Jon Russell was Asia Editor for The Next Web from 2011 to 2014. Originally from the UK, he lives in Bangkok, Thailand. You can find him on T Jon Russell was Asia Editor for The Next Web from 2011 to 2014. Originally from the UK, he lives in Bangkok, Thailand. You can find him on Twitter, Angel List, LinkedIn.
Twitter and social networks were a key part of communications during Japan’s tsunami and earthquake disaster last year. Indeed, user numbers for Twitter and domestic site Mixi got a huge boost as those affected, seeking updates or just following events, turned to social media to keep up with developments in real-time.
Fast forward more than a year and Twitter and smartphones remain at the core of Japan’s emergency contingency plans, as was illustrated yesterday when Twitter, Yahoo Japan and domestic real estate firm Mori clubbed together to test the potential of mobile apps and the microblogging platform in disaster situations.
The Japan Times reports that 100 volunteers from Tokyo’s Rappongi district were selected to take part in a drill that simulated a major earthquake.
The paper explains the real-time communications system that was used to keep people up to date and help them distinguish between correct and erroneous information:
The participants simultaneously received the initial quake report via a smartphone app for emergency alerts provided by Yahoo before moving to a shelter set up by Mori Building Co.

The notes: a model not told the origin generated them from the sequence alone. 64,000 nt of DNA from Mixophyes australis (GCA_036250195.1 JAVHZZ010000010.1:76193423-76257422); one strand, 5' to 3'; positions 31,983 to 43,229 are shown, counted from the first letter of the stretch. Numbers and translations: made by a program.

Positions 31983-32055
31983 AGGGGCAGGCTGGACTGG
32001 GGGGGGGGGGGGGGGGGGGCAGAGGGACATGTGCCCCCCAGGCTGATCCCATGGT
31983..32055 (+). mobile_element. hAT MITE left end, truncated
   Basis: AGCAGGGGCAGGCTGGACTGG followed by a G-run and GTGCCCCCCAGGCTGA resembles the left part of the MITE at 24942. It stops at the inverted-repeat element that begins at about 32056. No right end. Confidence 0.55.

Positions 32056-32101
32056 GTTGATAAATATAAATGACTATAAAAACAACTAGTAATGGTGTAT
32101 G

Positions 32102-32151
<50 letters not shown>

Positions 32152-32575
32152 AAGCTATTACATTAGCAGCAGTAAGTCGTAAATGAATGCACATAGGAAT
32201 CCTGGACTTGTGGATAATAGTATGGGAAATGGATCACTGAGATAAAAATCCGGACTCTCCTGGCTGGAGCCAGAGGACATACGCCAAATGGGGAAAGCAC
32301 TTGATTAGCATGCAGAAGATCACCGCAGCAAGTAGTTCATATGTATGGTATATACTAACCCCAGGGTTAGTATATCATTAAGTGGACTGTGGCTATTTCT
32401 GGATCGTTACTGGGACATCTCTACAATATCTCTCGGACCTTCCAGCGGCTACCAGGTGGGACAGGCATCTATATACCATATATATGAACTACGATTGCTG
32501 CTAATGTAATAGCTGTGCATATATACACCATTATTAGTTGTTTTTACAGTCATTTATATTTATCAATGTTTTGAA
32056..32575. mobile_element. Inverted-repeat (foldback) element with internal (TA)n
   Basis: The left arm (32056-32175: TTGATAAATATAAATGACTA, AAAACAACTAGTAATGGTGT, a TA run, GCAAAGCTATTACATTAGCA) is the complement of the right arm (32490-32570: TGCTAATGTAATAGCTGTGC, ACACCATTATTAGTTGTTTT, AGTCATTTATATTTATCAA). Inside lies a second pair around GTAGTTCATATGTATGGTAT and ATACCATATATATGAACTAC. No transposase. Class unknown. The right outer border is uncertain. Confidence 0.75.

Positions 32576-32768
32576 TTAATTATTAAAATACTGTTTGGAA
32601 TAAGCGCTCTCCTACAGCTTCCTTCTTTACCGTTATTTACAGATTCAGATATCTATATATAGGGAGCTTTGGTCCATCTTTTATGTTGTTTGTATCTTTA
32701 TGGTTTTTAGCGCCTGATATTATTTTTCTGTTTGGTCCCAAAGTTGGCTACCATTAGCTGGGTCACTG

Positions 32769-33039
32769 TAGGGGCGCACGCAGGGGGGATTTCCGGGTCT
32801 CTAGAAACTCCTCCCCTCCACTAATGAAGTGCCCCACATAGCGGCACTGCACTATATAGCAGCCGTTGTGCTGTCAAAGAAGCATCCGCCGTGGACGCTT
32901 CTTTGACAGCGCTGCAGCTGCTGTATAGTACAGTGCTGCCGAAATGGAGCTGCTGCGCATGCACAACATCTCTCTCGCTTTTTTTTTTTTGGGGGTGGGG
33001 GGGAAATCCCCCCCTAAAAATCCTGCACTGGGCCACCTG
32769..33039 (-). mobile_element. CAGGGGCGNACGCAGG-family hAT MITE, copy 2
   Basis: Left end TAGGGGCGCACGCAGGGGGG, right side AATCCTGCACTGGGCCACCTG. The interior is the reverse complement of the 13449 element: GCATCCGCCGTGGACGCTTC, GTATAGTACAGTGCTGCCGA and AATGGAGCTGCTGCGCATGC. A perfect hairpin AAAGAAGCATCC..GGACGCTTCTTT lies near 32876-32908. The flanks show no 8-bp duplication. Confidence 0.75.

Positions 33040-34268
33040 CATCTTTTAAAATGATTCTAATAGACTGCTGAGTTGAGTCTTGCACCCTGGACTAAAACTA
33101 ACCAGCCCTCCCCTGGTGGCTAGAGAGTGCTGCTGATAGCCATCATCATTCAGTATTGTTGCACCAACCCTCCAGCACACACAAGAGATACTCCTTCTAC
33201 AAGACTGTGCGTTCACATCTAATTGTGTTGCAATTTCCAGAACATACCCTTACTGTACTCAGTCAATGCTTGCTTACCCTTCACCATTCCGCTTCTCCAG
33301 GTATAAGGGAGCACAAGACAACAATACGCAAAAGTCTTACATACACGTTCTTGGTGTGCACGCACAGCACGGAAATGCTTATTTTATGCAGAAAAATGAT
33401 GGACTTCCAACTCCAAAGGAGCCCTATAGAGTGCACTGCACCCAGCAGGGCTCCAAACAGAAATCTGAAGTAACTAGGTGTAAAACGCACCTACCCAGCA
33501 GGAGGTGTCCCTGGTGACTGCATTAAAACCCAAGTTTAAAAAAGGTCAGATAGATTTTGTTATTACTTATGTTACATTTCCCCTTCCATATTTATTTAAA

The drill required frequently checking Twitter updates issued by Mori Building on appropriate evacuation routes and also tweeting on the whereabouts of any injured people encountered on the way.
Twitter is already a popular method for sharing information about earthquakes and tremors in the Japanese capital city. The country is subject to a large number of earthquakes and, in response, a dedicated quake bot — @earthquake_jp — has emerged, and it is closing in on 1 million followers.
Regular Japan-based Twitter users also take to the service to discuss shakes, tremors and the quake-related updates.
Small shake just now.First one I’ve felt in a while.
— Steve Nagata (@stevenagata) September 11, 2012
Twitter has an estimated 18 million registered users in Japan.
Image via Flickr / CECAR – Climate and Ecosystems Change Adaptation R
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